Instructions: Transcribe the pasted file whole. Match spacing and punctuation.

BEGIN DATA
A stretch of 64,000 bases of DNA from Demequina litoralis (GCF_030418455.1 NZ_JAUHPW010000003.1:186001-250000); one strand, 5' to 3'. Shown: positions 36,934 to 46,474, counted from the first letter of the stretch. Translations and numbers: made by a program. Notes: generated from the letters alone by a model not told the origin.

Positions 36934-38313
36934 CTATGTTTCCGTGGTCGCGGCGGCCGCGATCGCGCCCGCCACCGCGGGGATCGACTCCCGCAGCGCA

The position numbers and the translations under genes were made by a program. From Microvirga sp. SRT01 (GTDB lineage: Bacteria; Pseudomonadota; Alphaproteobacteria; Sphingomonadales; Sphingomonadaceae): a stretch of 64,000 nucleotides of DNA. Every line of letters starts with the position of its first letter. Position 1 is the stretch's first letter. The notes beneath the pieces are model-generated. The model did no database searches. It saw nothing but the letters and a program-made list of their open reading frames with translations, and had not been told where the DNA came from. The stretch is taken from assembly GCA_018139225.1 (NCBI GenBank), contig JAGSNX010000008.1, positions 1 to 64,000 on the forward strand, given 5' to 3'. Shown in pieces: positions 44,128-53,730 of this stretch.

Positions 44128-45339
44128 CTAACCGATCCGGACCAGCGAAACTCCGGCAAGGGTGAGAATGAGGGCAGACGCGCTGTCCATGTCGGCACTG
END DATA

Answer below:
A stretch of 64,000 bases of DNA from Demequina litoralis (GCF_030418455.1 NZ_JAUHPW010000003.1:186001-250000); one strand, 5' to 3'. Shown: positions 36,934 to 46,474, counted from the first letter of the stretch. Translations and numbers: made by a program. Notes: generated from the letters alone by a model not told the origin.

Positions 36934-38313
36934 CTATGTTTCCGTGGTCGCGGCGGCCGCGATCGCGCCCGCCACCGCGGGGATCGACTCCCGCAGCGCA

The position numbers and the translations under genes were made by a program. From Microvirga sp. SRT01 (GTDB lineage: Bacteria; Pseudomonadota; Alphaproteobacteria; Sphingomonadales; Sphingomonadaceae): a stretch of 64,000 nucleotides of DNA. Every line of letters starts with the position of its first letter. Position 1 is the stretch's first letter. The notes beneath the pieces are model-generated. The model did no database searches. It saw nothing but the letters and a program-made list of their open reading frames with translations, and had not been told where the DNA came from. The stretch is taken from assembly GCA_018139225.1 (NCBI GenBank), contig JAGSNX010000008.1, positions 1 to 64,000 on the forward strand, given 5' to 3'. Shown in pieces: positions 44,128-53,730 of this stretch.

Positions 44128-45339
44128 CTAACCGATCCGGACCAGCGAAACTCCGGCAAGGGTGAGAATGAGGGCAGACGCGCTGTCCATGTCGGCACTG